It is a sad fact that the majority of Welsh holy wells are probably lost forever now. Either built over, filled in, diverted for water sources; for some the location is known, but for many even this information is lost. Perhaps Llangystennin falls into this category, although of course new evidence is always being found that could change everything.
The churchyard at Llangystenin is currently being cleared and rescued from a completely overgrown state by a team of church members, and monuments and history are being resurected from years of neglect. Llangystennin certainly had a well, a well attached to the church is listed in Jones’ “Holy Wells of Wales”, but this is limited to a bare statement of existence with no further details of location or associated customs. Jones does imply that the well may not have been close to the church but nearer to Llandudno Junction, and there are suggestions that it was in the Mochdre area.
The current incarnation of the church at Llangystennin was built in 1843, occupying the site of an earlier medieval church, which itself is said to be built on the site of the oldest church in Wales. It is claimed that the first church on the site was established areound the year 330. Some of the fittings of the ealier church were retained in building the current church, although some excellent medieval stained glass was removed, as was a bell believed to date to the ninth or tenth centuries, and one of very few remaining celtic bells in Wales.
The bell is currently on display in the Llandudno Museum. The glass too is in the museum, although not presently on display. Some portions of it can be seen here.
The existing church does have two attractive Victorian stained glass windows.
The church is dedicated to St Cystennin, although there remains some doubt and controversey over the identity of the saint. Cystennin is a celticised form of the name Constantine, and there are a few contenders. For many years it was assumed that this was Constantine, son of the grand emperor of Rome. Baring Gould, in his Lives of the British saints after a discussion of seven Constantines, concludes that it is probably Constantine Gorneu, who flourished in the fourth century and was the great great grandfather of Saints Cybi and Gildas. The ephitet “Gorneu” means Cornish, and Baring Gould points to another local church at Llangernyw – “The Church of the Cornishman” , which legend has it was founded by Constantine’s son Digain, as supporting evidence.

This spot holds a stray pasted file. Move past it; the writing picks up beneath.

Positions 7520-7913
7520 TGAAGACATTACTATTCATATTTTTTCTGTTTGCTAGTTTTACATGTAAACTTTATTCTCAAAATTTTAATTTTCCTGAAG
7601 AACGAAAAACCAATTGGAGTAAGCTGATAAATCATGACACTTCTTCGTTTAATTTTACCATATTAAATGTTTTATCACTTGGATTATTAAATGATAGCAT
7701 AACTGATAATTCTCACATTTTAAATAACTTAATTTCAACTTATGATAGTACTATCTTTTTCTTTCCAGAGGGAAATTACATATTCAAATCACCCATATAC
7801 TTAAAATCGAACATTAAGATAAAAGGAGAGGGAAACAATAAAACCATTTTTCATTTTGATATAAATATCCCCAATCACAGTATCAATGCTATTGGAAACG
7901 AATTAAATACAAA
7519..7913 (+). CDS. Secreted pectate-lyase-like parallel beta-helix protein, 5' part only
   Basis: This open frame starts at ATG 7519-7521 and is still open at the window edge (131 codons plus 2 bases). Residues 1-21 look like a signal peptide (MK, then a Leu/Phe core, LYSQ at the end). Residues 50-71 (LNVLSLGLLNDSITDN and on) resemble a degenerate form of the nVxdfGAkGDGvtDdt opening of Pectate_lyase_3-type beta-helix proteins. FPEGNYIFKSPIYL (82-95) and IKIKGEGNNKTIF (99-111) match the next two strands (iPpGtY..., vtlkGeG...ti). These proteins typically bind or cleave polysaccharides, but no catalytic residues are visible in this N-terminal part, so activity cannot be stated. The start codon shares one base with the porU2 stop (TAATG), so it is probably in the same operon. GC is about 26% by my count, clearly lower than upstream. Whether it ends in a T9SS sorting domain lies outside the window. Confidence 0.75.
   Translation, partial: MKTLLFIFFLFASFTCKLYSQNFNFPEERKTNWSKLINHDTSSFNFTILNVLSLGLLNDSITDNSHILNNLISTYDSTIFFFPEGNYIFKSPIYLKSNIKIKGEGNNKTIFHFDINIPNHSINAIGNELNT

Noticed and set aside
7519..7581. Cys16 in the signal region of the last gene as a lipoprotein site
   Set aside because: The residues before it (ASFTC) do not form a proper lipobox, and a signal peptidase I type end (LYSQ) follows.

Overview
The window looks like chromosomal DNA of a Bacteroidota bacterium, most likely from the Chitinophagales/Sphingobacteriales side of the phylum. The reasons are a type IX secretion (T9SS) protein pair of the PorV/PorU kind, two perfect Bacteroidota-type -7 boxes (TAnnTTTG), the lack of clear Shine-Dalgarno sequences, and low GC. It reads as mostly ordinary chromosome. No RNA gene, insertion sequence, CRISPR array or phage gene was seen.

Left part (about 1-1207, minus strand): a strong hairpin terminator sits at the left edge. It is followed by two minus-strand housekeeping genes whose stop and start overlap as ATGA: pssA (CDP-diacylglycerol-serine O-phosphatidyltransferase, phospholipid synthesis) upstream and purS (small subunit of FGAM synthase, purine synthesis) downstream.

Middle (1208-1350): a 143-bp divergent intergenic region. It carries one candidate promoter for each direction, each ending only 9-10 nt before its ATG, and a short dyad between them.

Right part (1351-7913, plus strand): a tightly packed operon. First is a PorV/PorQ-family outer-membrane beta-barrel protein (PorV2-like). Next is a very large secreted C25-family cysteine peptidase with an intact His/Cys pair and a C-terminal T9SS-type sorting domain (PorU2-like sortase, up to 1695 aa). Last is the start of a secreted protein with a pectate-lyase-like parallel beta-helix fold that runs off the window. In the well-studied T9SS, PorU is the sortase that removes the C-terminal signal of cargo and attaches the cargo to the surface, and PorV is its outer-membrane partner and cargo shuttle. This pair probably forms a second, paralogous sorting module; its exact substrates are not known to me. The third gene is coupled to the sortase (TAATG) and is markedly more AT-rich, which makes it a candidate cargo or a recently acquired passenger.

Despite the relative young age of the church, there are a number of monuments in the churchyard that date from the earlier period. A number of grave stones around the churhcyard bear dates from the eighteenth century, and the “pirate’s grave” beside the main door is earlier still.
“Pirate’s graves”, so called because they bear the characteristic skull and crossed bones motif, occur all over Britain. In most cases they don’t contain the remains of pirates, the skull and bones were frequently used to represent a “memento mori”, a reminder of man’s mortality. Above the skull on this stone there is a further emblem which is difficult to decipher. It could be an hour glass, which too is often used to indicate mortality, or it could be the coat of arms of the occupant.
Pirates graves, whether they contain the remains of pirates or not, often attract much local superstition. They are often held to be haunted, and there are frequently customs that one should adopt when passing them, or approaching them, to ward off the evil associated with them. According to legend, North Wales produced more pirates per mile of coastline than any other country in Europe, so why shouldn’t there be a pirate buried here?
Llangystennin is a little off the regular tourist track, just to the west of Colwyn Bay, it is signposted from the centre of Mochdre; but whether or not the well is unearthed during the restoration of its grounds, it is certainly worth visiting.
I have written more about pirate graves here.